Exercise. Cardio is king. The current recommendations for cardio work, especially if you are overweight and/or out of shape is 45min of cardio most days of the week - that means 45 minutes of elevated heart rate working your large muscles, five days per week. Weight work or mowing the lawn doesn't really count. If you're doing cardio 2 days a week you're not helping your heart. The good thing though is you can split the workout up. Say go for a good 20 minute walk (at a good pace) in the morning and a swim, bike ride, or treadmill in the evening. I go to YMCA every day after work and do 30 minutes on the treadmill or eliptical (catch the news on the TV at the gym), work on weights, and then spend 10-15 minutes on the treadmill to finish the workout. Having a properly elevated heart rate is important. I use a combination of the percieved exertion scale and a heart rate monitor to target mine. Some of the medications I take (beta blockers) keep my heart rate down (very down) so I find that a heart rate monitor works best for me in determining the level I should work out at. When I'm not feeling well I tone it down (i.e. my heart rate increases faster when I'm not feeling well so I get to target with less effort) and when I'm feeling good I crank it up a bit. Oh yeah, and you don't need to run on a treadmill. You can do the same work by cranking up the resistance. My knees won't stand me running so I walk fast with a steep incline - just as good as running. I worked this routine out while going through cardiac rehab.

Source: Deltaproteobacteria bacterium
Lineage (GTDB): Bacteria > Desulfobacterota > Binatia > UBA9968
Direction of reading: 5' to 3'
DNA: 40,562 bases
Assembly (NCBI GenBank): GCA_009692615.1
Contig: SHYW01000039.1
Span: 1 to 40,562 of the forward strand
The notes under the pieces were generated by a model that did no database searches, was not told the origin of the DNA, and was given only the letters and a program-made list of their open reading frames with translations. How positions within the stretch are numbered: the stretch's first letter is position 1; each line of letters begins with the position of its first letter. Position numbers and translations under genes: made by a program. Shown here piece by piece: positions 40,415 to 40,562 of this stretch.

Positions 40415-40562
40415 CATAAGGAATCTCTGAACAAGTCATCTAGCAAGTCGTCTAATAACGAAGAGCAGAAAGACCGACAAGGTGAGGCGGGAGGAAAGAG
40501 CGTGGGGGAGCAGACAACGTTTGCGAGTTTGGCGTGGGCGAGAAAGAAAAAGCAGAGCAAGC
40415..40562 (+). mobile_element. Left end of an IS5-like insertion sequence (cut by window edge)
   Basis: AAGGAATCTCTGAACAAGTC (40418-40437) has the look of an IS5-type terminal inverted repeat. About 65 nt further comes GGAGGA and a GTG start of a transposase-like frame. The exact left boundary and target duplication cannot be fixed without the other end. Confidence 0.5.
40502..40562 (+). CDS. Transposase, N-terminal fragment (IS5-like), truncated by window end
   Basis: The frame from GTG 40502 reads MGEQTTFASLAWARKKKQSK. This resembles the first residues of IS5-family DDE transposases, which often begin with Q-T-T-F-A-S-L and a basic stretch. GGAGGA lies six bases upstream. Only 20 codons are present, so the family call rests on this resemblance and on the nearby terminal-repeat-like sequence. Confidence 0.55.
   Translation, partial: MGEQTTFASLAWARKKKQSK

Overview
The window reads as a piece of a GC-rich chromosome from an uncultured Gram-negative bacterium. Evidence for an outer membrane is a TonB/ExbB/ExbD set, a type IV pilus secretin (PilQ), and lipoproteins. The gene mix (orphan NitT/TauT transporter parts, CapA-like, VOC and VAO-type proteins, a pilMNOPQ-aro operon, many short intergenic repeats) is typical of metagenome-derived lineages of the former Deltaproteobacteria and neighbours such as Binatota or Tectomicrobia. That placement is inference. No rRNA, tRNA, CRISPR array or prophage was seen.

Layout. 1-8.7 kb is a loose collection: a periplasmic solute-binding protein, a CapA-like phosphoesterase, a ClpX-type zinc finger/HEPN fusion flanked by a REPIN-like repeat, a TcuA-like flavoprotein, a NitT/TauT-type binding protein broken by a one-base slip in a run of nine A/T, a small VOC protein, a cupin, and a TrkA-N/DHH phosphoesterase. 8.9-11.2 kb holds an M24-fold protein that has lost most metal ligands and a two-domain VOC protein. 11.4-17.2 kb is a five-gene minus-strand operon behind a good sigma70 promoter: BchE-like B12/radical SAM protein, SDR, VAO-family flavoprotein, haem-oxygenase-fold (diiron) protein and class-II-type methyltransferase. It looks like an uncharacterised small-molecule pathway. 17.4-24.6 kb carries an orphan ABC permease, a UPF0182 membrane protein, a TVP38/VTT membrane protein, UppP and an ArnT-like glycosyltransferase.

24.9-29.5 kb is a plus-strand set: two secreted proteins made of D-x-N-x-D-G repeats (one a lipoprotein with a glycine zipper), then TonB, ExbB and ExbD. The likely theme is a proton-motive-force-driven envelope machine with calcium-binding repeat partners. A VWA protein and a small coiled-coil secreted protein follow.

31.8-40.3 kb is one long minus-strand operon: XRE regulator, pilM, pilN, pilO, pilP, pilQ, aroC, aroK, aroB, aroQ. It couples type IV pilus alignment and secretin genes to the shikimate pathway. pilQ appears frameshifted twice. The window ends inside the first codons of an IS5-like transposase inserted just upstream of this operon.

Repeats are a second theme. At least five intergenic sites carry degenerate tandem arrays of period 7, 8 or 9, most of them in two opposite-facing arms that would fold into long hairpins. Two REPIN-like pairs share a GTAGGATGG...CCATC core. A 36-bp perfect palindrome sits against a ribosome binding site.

As for weights, I'm not lifting to bulk up, just trying to improve my core and work my arms/shoulders to help cast muskie baits and fly fishing. So I'll vary the routine and use free weights some days, machines on another, use the exercise ball, bosu ball, and other apparatus. I do upper body work Mon & Wed , lower body Tues & Thur, and core everyday. Most Saturdays I go in and spend a couple of hours doing a total body routine. Since I'm a musician I also work my fingers and make sure I work out my wrists, neck, and other parts that tend to be overlooked. Given my history and my medications I did work with my doctors (GP, Cardiologist, Preventative Cardiologist) on planning a weight routine. I go with 2 sets of 12 reps (most things) where my muscles are hurting on reps 10-12. I specifically avoid going for max lifts. There is a small but real risk of throwing a clot when lifting. At least the gym has a portable defibulator if/when I get in to trouble.